Omran Amer Mohamed is five years old. Since both parents are unemployed, the family had not been able to afford the surgery he needed. Omran is very shy because of his deformity. He did not like to talk to people, was afraid to leave his house and he has no friends. On the day of his surgery he was very excited, he kept pointing at his lip and said:“Let’s go, let’s go!” His parents are very happy with the result of the surgery and say that they can already tell he is becoming more outgoing.
Operation Smile is aptly named. The international children’s charity helps children born with facial deformities, such as cleft lips and cleft palates. It works with volunteers, from medical professionals to those providing logistical and technical support, who donate their time and expertise to help change the lives of thousands of children and adults all over the world.
In many countries, children born with a cleft lip and/or palate are shunned by society. Often parents lack the means or knowledge to treat their children. This is where Operation Smile comes in. During surgical missions, complete surgical teams, doctors, nurses, speech therapists and dentists, are flown in to perform tens of surgeries per day, literally putting a smile on the face of those children and their parents. In the past two weeks an Operation Smile mission took place in the pediatric hospital of Assiut University. Members of the team spoke exclusively to Daily News Egypt.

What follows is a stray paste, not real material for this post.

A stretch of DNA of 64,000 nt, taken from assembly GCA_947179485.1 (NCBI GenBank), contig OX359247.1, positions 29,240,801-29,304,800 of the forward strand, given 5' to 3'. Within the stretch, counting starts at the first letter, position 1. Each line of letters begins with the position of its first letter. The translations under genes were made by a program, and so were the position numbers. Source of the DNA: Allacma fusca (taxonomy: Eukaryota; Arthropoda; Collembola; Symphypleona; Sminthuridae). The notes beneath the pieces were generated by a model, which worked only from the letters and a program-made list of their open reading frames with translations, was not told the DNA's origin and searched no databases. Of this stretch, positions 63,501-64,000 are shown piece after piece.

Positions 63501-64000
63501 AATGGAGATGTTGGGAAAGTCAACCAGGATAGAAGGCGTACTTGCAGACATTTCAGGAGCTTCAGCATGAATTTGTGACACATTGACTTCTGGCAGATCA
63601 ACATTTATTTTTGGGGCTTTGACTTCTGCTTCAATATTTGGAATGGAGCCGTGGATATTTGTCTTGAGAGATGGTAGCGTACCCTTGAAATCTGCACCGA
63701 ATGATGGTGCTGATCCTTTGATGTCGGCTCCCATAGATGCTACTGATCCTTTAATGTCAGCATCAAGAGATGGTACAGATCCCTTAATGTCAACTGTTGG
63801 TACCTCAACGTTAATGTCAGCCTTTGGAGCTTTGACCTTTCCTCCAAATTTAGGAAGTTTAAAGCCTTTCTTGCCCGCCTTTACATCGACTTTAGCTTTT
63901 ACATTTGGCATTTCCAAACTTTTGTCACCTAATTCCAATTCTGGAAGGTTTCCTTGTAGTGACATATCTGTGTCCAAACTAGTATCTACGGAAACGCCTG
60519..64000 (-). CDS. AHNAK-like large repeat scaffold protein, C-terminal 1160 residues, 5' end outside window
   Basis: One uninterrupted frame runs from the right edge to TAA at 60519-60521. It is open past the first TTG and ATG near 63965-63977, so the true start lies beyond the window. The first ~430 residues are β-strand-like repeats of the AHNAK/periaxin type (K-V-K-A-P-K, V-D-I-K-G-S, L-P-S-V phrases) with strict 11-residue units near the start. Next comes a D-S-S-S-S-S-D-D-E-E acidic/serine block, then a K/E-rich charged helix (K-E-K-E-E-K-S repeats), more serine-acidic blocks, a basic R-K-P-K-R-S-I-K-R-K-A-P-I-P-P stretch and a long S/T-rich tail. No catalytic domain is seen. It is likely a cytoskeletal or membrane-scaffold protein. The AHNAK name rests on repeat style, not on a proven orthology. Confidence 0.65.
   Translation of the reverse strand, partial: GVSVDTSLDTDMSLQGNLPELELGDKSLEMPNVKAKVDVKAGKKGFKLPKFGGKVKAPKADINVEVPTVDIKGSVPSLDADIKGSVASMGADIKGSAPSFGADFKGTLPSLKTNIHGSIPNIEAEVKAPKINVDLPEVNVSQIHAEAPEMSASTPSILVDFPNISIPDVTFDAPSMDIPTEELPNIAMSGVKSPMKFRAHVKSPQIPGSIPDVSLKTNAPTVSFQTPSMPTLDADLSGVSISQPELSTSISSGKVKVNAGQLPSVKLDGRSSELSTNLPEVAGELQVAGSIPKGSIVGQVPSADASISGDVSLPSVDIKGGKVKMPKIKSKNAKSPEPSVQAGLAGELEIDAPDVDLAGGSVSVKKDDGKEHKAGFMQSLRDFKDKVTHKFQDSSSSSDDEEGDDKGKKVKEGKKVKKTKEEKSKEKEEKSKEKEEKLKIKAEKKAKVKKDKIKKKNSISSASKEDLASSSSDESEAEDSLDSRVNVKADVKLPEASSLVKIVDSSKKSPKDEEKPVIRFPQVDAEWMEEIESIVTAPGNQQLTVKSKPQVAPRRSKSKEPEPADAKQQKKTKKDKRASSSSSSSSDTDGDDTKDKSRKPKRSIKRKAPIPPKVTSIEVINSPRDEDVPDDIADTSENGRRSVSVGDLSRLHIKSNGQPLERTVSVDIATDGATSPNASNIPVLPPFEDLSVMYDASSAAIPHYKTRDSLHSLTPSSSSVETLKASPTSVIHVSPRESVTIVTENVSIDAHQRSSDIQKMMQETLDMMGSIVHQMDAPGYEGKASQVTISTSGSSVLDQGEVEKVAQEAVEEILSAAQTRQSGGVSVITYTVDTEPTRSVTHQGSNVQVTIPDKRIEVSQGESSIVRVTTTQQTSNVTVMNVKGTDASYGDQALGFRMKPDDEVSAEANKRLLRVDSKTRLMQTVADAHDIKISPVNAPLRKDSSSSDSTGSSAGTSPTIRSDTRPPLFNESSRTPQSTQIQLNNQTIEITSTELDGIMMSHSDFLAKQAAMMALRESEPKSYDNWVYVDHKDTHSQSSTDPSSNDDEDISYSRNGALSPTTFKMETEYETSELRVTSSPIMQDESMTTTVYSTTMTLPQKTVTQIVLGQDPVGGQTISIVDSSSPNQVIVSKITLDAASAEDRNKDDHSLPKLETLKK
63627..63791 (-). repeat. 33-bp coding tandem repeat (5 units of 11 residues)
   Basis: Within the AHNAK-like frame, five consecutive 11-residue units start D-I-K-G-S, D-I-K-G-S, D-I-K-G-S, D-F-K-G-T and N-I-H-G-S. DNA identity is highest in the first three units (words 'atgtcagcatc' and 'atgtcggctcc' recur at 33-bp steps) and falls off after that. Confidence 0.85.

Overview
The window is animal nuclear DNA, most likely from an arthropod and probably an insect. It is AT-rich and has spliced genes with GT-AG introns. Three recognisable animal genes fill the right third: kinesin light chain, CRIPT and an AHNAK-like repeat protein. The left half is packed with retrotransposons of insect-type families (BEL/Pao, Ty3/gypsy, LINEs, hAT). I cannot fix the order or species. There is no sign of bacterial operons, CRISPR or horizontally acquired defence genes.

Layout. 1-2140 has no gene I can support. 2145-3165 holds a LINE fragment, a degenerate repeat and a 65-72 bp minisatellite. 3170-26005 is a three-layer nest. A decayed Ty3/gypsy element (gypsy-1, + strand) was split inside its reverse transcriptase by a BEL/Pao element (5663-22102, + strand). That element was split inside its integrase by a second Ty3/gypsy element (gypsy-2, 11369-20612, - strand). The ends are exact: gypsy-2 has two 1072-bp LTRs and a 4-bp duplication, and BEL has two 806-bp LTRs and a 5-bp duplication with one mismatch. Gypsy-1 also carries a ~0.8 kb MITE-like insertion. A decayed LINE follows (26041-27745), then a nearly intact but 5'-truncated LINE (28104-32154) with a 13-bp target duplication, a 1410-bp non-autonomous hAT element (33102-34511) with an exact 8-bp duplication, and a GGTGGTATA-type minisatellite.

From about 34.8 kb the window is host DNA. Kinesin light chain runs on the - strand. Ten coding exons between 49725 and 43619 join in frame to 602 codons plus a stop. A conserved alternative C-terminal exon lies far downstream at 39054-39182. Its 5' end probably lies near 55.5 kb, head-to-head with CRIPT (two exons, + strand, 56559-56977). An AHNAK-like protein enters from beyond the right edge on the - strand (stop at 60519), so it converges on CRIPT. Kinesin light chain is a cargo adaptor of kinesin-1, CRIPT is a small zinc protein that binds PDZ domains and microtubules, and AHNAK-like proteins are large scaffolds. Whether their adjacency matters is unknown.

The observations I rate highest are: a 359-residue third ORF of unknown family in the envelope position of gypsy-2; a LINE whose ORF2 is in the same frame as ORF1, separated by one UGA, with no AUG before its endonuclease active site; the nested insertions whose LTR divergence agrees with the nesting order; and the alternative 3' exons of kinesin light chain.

Genny Adel is the regional programs director for the Middle East for Operation Smile. For a little over two years she has been the link between the headquarters in the United States, and Egypt and Jordan.
“It is the first time we have organised a mission that focuses mainly on education,” Adel said. “Normally we work with the Ministry of Health and use one of their hospitals during our surgical missions, but since this is mainly an educational mission we felt it made sense to partner with the pediatric hospital of the University of Assiut.”